Democrats say the new housing bill will help the housing market and the economy as a whole, but President Bush will sign reluctantly and against the wishes of many Republicans. Will lenders agree to restructure loans on homes facing foreclosure? Will backing Freddie and Fannie put taxpayers at risk? Also, a female suicide bomber kills dozens in Iraq, and Denver really wanted the Democratic National Convention, but there's a lot the city didn't count on--like a presidential candidate who can pull an audience of 80,000 people.
FROM THIS EPISODE
In the midst of a four-year low in violence, Iraq today was struck by four suicide bombers. Twenty-five were killed and 178 wounded by a suicide bomber in Kirkuk. In Baghdad, three women blew themselves up, killing a total of 32 and wounding 102. Ned Parker is reporting from Baghdad for the Los Angeles Times.
Many Republicans predicted worse catastrophes to come, but the Senate joined the House this weekend and passed a bill designed to rescue the faltering housing market. President Bush has promised to sign it, holding his nose because Treasury Secretary Paulson convinced him the economy can't do without it. Despite the promise of homeowner relief in an election year, 149 House Republicans voted "no." Forty-five went along. Is the bill a reward for risky investors at taxpayers' expense? Will backing Fannie Mae and Freddie Mac end up costing hundreds of billions of dollars? Did de-regulation go too far? Would re-regulation make things better or worse? Is the US looking at a full-scale recession?
Toby Eckert, Reporter, Congressional Quarterly
Mark Zandi, Moody's Analytics (@dismalscientist)
Brian Carney, Member of the Editorial Board, Wall Street Journal
Christopher Thornberg, Beacon Economics
The City of Denver worked hard to attract this year's Democratic convention, hoping to spotlight the new international airport, the new wing on the art museum and the light rail system that was key to reviving a faded downtown. Now there's a shortage of money, and the Denver daisies may not bloom on time. Nevertheless, the Democrats, the press and thousands of hangers on will arrive in Denver the last week of August. Nicholas Riccardi is Denver Bureau Chief for the Los Angeles Times.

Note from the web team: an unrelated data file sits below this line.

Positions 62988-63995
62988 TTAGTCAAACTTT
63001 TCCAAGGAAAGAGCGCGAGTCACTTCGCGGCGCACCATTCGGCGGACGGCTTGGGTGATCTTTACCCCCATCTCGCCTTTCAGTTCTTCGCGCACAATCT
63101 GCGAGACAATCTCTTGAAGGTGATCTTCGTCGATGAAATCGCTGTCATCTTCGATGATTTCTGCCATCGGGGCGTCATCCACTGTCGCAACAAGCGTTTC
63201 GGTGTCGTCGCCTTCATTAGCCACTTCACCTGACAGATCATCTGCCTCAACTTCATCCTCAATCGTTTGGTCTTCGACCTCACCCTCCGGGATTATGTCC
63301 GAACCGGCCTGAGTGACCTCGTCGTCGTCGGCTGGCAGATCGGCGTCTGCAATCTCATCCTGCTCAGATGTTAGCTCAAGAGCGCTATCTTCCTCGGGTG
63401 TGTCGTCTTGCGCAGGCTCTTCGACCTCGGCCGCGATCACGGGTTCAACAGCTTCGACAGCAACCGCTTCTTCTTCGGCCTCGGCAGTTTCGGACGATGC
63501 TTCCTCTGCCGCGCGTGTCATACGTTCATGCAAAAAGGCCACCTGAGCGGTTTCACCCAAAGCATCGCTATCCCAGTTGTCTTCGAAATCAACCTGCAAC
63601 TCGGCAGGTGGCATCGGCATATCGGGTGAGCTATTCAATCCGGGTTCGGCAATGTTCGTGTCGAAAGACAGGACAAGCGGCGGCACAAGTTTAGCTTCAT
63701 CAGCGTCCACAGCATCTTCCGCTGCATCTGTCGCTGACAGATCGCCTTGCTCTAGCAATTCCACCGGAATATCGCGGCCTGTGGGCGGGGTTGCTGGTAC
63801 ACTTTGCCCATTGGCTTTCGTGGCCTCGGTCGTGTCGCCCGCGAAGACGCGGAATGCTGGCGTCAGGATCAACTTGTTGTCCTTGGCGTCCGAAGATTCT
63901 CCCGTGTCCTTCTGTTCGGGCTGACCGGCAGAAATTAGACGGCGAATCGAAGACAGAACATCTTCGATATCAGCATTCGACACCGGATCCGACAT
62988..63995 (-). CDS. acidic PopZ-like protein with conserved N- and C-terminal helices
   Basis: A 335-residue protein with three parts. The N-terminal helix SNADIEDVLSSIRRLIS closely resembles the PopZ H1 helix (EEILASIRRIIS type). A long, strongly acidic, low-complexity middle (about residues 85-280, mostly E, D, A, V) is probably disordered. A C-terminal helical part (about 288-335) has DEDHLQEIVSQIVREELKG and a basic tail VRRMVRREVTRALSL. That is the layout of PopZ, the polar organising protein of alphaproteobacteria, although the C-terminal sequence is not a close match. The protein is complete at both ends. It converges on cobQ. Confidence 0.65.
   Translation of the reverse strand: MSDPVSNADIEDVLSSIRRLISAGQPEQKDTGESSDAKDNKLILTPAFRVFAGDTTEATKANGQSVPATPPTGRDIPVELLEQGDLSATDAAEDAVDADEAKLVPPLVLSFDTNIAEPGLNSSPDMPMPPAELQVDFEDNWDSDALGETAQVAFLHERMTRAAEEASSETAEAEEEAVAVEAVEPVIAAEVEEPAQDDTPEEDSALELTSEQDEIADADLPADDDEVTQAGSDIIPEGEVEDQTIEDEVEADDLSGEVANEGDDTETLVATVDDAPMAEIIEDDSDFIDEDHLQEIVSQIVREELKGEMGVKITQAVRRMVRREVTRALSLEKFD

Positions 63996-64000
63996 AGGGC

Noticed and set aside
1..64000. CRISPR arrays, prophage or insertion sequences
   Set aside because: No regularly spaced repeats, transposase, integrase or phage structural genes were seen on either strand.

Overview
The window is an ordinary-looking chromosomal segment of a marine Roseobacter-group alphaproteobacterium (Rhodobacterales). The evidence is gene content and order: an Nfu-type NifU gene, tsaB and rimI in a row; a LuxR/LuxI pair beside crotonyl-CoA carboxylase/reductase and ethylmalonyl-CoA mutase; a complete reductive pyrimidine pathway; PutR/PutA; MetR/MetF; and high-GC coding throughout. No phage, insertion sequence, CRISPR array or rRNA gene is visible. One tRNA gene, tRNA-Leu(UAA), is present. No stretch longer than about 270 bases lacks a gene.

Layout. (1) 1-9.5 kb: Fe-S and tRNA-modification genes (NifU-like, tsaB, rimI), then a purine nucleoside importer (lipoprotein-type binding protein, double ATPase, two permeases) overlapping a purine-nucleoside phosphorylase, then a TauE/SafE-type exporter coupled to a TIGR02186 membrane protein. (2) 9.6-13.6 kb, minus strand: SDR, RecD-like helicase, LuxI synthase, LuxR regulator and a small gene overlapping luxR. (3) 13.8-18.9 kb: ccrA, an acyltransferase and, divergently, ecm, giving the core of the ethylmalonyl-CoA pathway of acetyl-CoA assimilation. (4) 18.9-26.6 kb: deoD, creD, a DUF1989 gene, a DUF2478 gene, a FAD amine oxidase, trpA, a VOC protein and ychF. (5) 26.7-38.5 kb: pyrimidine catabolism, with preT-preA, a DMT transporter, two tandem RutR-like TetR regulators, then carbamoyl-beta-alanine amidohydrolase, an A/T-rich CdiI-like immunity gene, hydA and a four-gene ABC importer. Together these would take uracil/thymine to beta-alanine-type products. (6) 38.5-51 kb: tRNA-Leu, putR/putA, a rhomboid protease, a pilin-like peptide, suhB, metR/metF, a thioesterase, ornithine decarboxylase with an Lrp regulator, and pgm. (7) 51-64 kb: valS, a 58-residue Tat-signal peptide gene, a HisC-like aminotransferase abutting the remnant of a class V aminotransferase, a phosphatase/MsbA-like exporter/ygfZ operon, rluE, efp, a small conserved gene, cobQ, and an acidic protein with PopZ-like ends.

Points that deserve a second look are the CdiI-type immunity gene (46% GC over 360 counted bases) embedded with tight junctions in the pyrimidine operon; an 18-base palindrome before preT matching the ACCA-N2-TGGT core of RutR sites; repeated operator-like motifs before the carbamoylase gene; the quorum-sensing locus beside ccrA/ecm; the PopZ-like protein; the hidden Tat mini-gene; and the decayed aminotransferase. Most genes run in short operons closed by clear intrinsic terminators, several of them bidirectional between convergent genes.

Nicholas Riccardi, Reporter, Los Angeles Times
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Sifting through the ashes: Cleanup and questions after the fires Wildfire is all too familiar in the Golden State, but last week's record-setting blazes in Northern California left behind something new — more property damage over a wider area with more human casualties than ever before. We hear about likely causes, the struggle to clean up and the possibility of prevention.
Political dueling and the future of the ACA Uncertainty about the fate of Obamacare grows by the day, with key factors including bipartisanship in the Senate, opposition deeper than ever in Congress -- and a president who veers from one side to the other. We talk with Maryland's attorney general and others about what's at stake from the state house to the doctor's office.
Will the NFL find common ground on national anthem protests? National Football League team owners are meeting today to craft a unified message about political protest. Men and women athletes in other sports are protesting too. We hear how one man's refusal to stand for the flag has demonstrated the inseparable relationship between sports and politics.
Author Masha Gessen on the appeal of Putin and Trump Masha Gessen was born in Russia but emigrated with her parents to the United States. She returned in the early 1990s when political change was afoot. And since then, she’s become a leading observer - and critic - of Russian president Vladamir Putin. She fled Russia again in 2013. In this special podcast, Warren Olney talks with Gessen about her new book, The Future Is History: How Totalitarianism Reclaimed Russia .
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